The Basics to Understanding the Tax System in Japan for Foreigners


Two inevitable things are change and taxes. Tax is the lifeblood of any country. There are different rates per country, and taxes paid by non-native residents are often influenced by the foreign policy of the country. Here is a basic guide for foreigners about their tax concerns in Japan.

Taxes in Japan

Taxes are compulsory payments that fall on the shoulders of residents of a country. It is used to fund public services and for the construction and maintenance of public infrastructures. It is crucial in benefiting the country’s economy and overall way of life.

The tax system of Japan is progressive instead of regressive. This means that the larger portion of taxes is shouldered by higher-income residents instead of lower-income residents.

Basics of the tax system of Japan

Foreigners are classified into three groups based on their status of residence in the country:

  1. Non-residents: Individuals other than residents, or foreigners who have only stayed for less than a year in Japan.

  2. Non-permanent residents: Foreigners who have stayed for more than a year but less than five years.

  3. Permanent residents: Foreigners who have stayed for over five years in the last 10 years with the intent to remain in the country

Income Tax is derived from the amount earned by each individual. The general rule is each resident is taxed according to their amount of earnings in a year starting on January 1st. For non-residents, this applies only for income generated in Japan without deductions or exemptions. Non-permanent residents are taxed based on their income within the country; income generated overseas but paid within the country; and income sent from overseas to Japan. Permanent residents are taxed on all income regardless of how it is generated.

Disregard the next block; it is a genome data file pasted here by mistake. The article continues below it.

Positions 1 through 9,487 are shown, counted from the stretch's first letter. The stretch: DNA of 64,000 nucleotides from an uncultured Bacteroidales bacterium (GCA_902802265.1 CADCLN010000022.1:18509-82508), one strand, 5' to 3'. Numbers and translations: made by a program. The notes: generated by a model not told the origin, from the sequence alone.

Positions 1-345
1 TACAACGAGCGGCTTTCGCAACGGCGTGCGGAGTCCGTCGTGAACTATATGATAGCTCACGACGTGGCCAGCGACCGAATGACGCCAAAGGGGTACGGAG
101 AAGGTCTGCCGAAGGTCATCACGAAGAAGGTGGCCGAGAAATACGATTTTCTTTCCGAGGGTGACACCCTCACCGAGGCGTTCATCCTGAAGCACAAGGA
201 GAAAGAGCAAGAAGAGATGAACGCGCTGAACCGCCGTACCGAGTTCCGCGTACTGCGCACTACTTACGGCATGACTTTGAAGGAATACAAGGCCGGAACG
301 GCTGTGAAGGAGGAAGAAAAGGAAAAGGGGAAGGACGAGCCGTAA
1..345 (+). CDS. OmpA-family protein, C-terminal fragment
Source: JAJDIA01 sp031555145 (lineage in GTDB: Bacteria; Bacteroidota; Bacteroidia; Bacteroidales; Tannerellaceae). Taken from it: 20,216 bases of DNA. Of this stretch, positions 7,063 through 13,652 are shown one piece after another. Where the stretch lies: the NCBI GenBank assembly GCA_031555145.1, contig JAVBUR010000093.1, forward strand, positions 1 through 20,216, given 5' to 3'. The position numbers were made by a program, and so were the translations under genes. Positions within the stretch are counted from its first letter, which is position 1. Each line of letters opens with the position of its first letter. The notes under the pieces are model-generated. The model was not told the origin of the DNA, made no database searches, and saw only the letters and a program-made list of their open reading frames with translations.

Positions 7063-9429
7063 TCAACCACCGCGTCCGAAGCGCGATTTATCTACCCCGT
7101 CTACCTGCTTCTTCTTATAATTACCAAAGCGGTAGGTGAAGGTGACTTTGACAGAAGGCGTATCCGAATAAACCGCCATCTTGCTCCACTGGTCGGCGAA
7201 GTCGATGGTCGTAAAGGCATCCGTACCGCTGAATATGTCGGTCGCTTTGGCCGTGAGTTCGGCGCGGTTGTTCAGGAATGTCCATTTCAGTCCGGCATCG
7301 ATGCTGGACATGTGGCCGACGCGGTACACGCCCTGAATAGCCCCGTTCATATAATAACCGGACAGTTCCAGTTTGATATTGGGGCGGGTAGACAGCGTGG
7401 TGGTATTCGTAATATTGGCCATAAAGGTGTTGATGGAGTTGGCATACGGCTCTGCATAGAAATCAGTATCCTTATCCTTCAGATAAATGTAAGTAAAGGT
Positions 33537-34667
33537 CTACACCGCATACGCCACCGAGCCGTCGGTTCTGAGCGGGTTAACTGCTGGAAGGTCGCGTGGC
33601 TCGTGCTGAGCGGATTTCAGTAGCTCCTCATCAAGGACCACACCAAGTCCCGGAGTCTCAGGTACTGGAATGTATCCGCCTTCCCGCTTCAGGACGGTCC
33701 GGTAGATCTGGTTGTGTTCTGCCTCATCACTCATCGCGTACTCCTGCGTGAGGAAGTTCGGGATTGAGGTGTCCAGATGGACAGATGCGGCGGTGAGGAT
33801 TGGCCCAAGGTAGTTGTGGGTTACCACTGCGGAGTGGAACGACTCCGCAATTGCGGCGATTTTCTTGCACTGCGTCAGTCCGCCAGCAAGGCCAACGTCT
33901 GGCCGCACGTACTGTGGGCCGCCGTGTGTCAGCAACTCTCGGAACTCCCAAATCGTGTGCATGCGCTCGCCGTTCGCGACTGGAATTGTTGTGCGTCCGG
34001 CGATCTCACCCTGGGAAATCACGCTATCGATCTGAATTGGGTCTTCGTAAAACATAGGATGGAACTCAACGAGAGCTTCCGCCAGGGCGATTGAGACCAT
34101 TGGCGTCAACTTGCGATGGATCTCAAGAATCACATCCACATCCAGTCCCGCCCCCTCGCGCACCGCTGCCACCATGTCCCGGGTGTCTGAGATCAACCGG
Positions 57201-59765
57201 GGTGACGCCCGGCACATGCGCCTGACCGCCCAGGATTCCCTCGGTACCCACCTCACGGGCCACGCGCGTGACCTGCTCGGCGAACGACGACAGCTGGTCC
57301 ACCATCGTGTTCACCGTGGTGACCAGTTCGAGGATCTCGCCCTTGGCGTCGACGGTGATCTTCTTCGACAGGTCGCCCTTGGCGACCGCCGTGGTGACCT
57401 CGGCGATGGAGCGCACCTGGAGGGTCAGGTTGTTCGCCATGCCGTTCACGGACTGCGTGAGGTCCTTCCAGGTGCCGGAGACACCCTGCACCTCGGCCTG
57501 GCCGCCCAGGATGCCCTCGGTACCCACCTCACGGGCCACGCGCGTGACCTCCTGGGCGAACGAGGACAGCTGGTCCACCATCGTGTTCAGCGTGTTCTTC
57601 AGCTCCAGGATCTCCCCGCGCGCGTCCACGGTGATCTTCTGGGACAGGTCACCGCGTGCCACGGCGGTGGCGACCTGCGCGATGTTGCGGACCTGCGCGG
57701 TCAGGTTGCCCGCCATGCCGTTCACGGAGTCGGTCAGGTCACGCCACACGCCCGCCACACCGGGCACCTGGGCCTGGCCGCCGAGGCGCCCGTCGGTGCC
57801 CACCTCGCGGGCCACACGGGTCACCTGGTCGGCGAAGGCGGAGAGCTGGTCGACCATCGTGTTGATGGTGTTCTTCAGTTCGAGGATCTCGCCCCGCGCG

Since the tax system is progressive, income tax is must be paid by all residents. However, most companies will file the tax return for its employees through a tax-withholding system. Those who are not under this system must file taxes on their own by the deadline.

(※) National Tax Agency, "2018 Income Tax and Special Income Tax for Reconstruction"

Below are the taxable income brackets in Japan and each bracket’s corresponding tax rate.

For Residents:

  • Less than 1,950,000 yen: 5%

  • 1,950,001 to 3,300,000 yen: 10%

  • 3,300,001 to 6,950,000 yen: 20%

  • 6,950,001 to 9,000,000 yen: 23%

  • 9,000,001 to 18,000,000 yen: 33%

  • 18,000,001 to 40,000,000 yen: 40% 

  • More than 40,000,001 yen: 45% 

For Non-Residents

A flat rate of 20.42%, without deductions on the gross income and allowance, is imposed for non-residents of Japan; however, depending on the type of income, tax may be collect at progressive rates. There is also a 20% withholding tax for income that comes from annuities, dividends and prizes.

※HSBC, "Tax rates"

Among many others, allowed deductions are the exemption or personal deduction, employment income deduction, capital gains deduction, medical expenses, spouse loss, social and life insurance premiums, property loss, and donations to the government. Residents may apply for these with corresponding requirements. However, only three types of deductions are available for non-residents – miscellaneous loss deduction, donation deduction, and basic deduction.

※Jetro, "Investing in Japan"
※KPMG, "Japan Income Tax"

Important things to know

Among these deductions, foreigners should also be aware of foreign tax deduction. For example, if a resident pays foreign income tax in Japan and another payment on the same income derived from sources abroad, that is double taxation. If a foreign worker comes from a country with a tax treaty with Japan, and has paid their Income Tax derived from their income generated in their home country, if they report to Japan, the amount is deducted from the Japanese Income Tax for the year. This is the foreign tax credit for residents.